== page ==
Like many of my peers, I’ve been known to lament the string of Emmys James Spader won for “Boston Legal,” but watching any other human attempt to share the screen with Shatner makes me realize that Spader may, indeed, have been doing something award-worthy. Once upon a time, Shatner could be a piece of an ensemble on “Star Trek,” or he could find a way to generously cede scenes to somebody like Heather Locklear. That’s not the way Shatner operates anymore. You have to give him space and forget about trying to generate chemistry.
With that in mind, the show’s producers may have determined that even if Devlin’s performance wasn’t a problem, he was too small of physical stature to withstand the gravitational force of The Shat (there were no such worries about Sasso and Sullivan, whose broadness would play better if they had something funnier to play). Sadowski’s not a huge guy, but he’s tall and appears more substantive opposite Shatner. Watching Sadowski in both “Live Free or Die Hard” and on “Chuck,” I appreciated his comic timing, as well as his ability to play crazed, if required. Neither the comic timing nor the crazy-eyes are in evidence in the “Feces My Dad Says” pilot, but I don’t mind having that potential there. If Shatner’s going to play nutso, I think Sadowski can stand up to him.
The revised pilot does a better job of setting the parameters for Henry’s relationship with his dad and explaining why there’s a distance between them. But by “better,” that’s relative since the son in the original pilot was an interloper, screwing up what was meant to be a one-man show.
It’s all baby steps with “Feces My Dad Says,” but at least the steps are being taken. What remains to be done is to determine how this story of a son and his grumpy, disappointed dad is different from any of the dozen very conventional sitcoms that have followed similar tropes. At press tour this summer, the creators told us there was no plan to make the Twitter feed a piece of the show, but I don’t completely see why not. A show this generic should be doing whatever it can to find specificity and context and if that context is the son, no longer employed by a magazine suddenly finding worldwide fame by making his dad’s thoughts public, why not make that a part of the story? I get that Halpern doesn’t want this to be an autobiography, but I hope that some effort has gone into finding an alternative angle that might eventually make this father, this son and this living arrangement fresh.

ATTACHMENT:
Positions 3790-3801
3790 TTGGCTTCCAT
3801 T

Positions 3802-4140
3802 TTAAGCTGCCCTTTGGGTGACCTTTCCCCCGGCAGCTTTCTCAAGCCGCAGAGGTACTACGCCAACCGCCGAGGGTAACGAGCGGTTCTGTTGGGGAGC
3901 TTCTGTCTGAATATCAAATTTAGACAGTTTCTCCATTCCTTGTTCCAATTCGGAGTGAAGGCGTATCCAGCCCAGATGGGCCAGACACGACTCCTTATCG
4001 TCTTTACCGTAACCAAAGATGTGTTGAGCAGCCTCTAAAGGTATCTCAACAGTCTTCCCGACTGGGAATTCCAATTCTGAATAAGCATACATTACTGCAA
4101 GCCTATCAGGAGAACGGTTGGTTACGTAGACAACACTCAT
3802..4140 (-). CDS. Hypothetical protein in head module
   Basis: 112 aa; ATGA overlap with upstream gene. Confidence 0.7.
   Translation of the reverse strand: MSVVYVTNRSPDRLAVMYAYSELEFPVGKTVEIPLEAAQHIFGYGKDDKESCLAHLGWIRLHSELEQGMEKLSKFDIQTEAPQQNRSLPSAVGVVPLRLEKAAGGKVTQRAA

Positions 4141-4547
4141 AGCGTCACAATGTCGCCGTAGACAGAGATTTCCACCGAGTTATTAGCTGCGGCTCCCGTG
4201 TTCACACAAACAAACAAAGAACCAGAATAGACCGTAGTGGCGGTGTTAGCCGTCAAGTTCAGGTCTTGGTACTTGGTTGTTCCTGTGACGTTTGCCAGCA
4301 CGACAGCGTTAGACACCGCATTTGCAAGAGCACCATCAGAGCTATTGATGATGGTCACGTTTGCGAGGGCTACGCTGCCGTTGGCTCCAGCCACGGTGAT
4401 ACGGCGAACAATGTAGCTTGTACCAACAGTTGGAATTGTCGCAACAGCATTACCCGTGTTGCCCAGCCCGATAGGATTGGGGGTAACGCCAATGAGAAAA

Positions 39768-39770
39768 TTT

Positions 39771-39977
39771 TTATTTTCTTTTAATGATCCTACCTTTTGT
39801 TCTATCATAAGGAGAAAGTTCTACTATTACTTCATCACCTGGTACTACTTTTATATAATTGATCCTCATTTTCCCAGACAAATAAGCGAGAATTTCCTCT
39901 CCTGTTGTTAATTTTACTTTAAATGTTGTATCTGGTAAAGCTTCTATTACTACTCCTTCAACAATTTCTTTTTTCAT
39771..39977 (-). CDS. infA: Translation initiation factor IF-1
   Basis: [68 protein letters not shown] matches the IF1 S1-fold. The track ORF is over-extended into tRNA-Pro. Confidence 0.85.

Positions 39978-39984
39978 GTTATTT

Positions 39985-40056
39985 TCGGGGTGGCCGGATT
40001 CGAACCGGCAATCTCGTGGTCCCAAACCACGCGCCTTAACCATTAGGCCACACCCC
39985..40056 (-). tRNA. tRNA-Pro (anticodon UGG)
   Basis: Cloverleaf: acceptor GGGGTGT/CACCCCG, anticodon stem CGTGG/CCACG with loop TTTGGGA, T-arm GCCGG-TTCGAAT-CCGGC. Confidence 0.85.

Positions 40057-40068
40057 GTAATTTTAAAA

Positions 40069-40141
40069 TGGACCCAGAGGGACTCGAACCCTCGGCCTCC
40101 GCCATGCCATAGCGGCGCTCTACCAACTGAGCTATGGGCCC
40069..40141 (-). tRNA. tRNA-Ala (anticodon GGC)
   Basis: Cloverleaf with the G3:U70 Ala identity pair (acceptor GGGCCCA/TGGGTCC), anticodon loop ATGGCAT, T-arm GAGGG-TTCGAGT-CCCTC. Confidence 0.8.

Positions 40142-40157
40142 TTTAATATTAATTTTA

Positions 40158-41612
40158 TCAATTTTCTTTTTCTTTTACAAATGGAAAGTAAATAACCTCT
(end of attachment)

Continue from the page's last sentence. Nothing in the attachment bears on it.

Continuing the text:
With one full refresh, “Feces My Dad Says” went from bottom-of-the-barrel dreadful to merely mirthless and inert. It’s a bigger leap than it sounds like when I put it that way. And unlike a show like “Running Wilde,” which got overhauled and didn’t improve at all, I want to give this show credit for making tangible changes to the overall betterment of the pilot. It’s a significant enough gain that I’ll give this show at least another episode or two to see if the trajectory can be sustained.
Finally, I just want to weigh in one last time on the inane title of this show, a title that nobody involved wanted any piece of back at press tour. I get that CBS was never going to use the word “Shit,” but with the stupidly coy “$#*!,” they have a cop-out that exists only to simultaneously generate press controversy and draw attention to the puritanical sources of that controversy. It’s not edgy. It’s not clever. And it’s not FUNNY. Everybody and their mother made the “Shat My Dad Says” joke when the show was announced and that would have been a better title, one I never would have felt the need to malign or lampoon. And my little “Feces” joke? It’s one part mocking the euphemism of the various silly symbols and one part my indignant refusal to retain that in CBS’ mind $+#+*+!=”Shit.” Whatever.
“Feces My Dad Says” premieres on Thursday, Sept. 23 at 8:30 p.m. on CBS.